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How Long Should You Take Antidepressants?

Dealing With the Side Effects of Antidepressants

When starting these medicines, it’s important to work closely with your doctor so that she can monitor any side effects and how well the medication is working. If you have side effects from one medication, never stop taking it without first talking with your doctor. Brendel says that options for dealing with side effects include:

  • Reducing the dosage of the medicine
  • Adding an additional medication that helps ease the side effects
  • Switching to another medication

People with severe depression and their families should also be aware of the risk for suicide when starting to take antidepressants. The medication itself does not cause adults to become suicidal. But it does help people regain energy and make decisions more easily even while they are still seriously depressed. This may make it easier for a person who is thinking about suicide to take action. If you are having any suicidal thoughts or feelings, work with your mental health provider to put a plan in place in case you start to have difficulty.

Getting the Most From Depression Medication

“People notoriously quit treatment too soon,” says Jon Allen, PhD, senior staff psychologist at Menninger Clinic in Houston. “They start to feel better so they stop taking medication, quit therapy, and even end hospitalization early. The best thing you can do it stick with it. Persistence is what makes all the difference.”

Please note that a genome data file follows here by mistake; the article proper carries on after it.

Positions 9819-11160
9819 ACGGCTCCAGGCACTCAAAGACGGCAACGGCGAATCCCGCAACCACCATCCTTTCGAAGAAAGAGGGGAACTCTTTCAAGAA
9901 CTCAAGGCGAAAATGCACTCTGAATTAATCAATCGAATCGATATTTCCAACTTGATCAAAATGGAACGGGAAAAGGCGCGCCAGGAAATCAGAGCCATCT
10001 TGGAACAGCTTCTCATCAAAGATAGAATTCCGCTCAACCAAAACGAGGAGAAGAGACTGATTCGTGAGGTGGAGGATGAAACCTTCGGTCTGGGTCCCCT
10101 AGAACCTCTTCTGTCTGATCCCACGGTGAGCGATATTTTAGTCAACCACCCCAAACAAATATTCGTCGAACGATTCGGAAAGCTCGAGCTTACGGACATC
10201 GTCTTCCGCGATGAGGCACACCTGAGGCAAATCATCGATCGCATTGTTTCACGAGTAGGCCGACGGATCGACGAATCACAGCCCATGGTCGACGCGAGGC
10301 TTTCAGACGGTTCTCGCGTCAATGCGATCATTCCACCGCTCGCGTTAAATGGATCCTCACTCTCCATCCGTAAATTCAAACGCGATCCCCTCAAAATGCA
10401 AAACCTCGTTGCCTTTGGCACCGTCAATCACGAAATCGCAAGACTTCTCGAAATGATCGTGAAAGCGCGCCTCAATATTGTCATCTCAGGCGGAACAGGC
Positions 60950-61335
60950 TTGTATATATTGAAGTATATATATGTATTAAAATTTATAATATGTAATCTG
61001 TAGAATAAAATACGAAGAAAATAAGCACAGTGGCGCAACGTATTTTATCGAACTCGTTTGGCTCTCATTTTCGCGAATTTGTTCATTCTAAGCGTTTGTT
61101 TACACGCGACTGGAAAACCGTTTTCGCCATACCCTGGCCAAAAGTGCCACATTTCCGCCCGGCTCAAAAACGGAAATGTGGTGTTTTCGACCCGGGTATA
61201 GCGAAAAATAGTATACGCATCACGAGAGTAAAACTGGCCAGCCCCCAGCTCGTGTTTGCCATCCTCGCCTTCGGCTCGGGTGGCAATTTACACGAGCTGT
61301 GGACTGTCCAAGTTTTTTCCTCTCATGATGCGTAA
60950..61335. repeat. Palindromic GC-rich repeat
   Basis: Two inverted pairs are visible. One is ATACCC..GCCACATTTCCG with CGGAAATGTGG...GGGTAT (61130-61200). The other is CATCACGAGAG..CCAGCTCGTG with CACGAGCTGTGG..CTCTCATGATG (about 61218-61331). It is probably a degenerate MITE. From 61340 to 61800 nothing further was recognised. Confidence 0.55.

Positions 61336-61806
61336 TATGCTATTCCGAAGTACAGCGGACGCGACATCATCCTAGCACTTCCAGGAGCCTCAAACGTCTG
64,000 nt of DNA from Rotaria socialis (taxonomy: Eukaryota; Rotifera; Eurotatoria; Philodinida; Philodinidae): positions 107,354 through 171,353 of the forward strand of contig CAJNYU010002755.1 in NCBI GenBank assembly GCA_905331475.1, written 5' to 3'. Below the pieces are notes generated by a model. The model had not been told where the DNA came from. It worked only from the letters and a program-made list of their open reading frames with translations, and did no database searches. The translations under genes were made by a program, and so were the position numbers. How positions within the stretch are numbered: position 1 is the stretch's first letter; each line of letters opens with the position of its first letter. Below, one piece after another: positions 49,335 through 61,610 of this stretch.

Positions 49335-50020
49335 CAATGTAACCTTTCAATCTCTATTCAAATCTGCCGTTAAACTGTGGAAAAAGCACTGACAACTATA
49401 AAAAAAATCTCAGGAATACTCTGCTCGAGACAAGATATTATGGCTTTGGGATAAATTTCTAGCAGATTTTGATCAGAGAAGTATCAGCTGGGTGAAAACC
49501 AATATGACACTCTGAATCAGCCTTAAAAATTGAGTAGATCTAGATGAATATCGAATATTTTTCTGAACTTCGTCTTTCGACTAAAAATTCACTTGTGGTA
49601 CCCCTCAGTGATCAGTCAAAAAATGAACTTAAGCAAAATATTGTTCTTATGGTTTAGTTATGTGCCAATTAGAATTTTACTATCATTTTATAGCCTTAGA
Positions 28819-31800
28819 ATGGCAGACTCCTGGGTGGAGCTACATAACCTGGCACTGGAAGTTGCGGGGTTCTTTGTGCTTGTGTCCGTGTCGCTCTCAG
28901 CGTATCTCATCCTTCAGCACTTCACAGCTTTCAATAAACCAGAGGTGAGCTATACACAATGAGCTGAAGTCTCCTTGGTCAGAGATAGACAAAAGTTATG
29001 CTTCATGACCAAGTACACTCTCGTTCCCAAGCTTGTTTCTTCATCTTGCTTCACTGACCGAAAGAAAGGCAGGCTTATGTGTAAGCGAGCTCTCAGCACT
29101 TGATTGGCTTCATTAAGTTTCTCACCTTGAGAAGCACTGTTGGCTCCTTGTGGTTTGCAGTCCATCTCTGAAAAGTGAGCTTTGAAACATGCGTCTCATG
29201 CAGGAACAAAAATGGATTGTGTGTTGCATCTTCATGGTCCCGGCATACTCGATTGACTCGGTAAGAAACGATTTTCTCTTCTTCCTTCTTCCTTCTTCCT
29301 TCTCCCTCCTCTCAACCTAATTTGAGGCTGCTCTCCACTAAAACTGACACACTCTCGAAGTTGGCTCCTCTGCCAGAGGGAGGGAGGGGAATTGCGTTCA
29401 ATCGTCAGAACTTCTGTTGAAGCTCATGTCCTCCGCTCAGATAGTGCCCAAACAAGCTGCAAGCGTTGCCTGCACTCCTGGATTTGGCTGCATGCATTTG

To treat your depression most effectively, follow these tips when starting and stopping medication:

  • Give an antidepressant time to work. “Antidepressants can take a few weeks to a couple of months before they take full effect,” says David Brendel, MD, PhD, assistant professor of psychiatry at Harvard Medical School and associate medical director for the Pavilion at McLean Hospital in Belmont, Mass. Don’t expect an antidepressant to make you feel better immediately.
  • Take depression medicine exactly as prescribed. Taking less medication or skipping doses will make an antidepressant less effective. If you experience troublesome side effects, be sure to tell your doctor right away. 
  • Don’t go off antidepressants on your own. “Stopping a medication should be done only with a doctor’s supervision,” Brendel tells WebMD. “Some medications can have very unpleasant withdrawal side effects. Once it is time to come off the drug, your doctor will help you slowly and safely taper off by gradually reducing the dose over time.”
  • Don’t give up if one medication isn’t helping your depression. Your doctor will likely be able to prescribe another antidepressant if the one you’re taking doesn’t seem to be working for you. A National Institute of Mental Health study found that people with depression who did not respond to a first medication had a better chance of recovery if they tried a second type or added a new one to their treatment. So it’s worth the effort to find a medication that works for you.
  • Continue taking antidepressant medicine even when you start to feel better. Although it may be tempting to stop medication as your mood lifts, continue taking it for as long as your doctor recommends. Most doctors advise patients to take antidepressants for six months to a year after they no longer feel depressed. Stopping before that time can cause depression to return.

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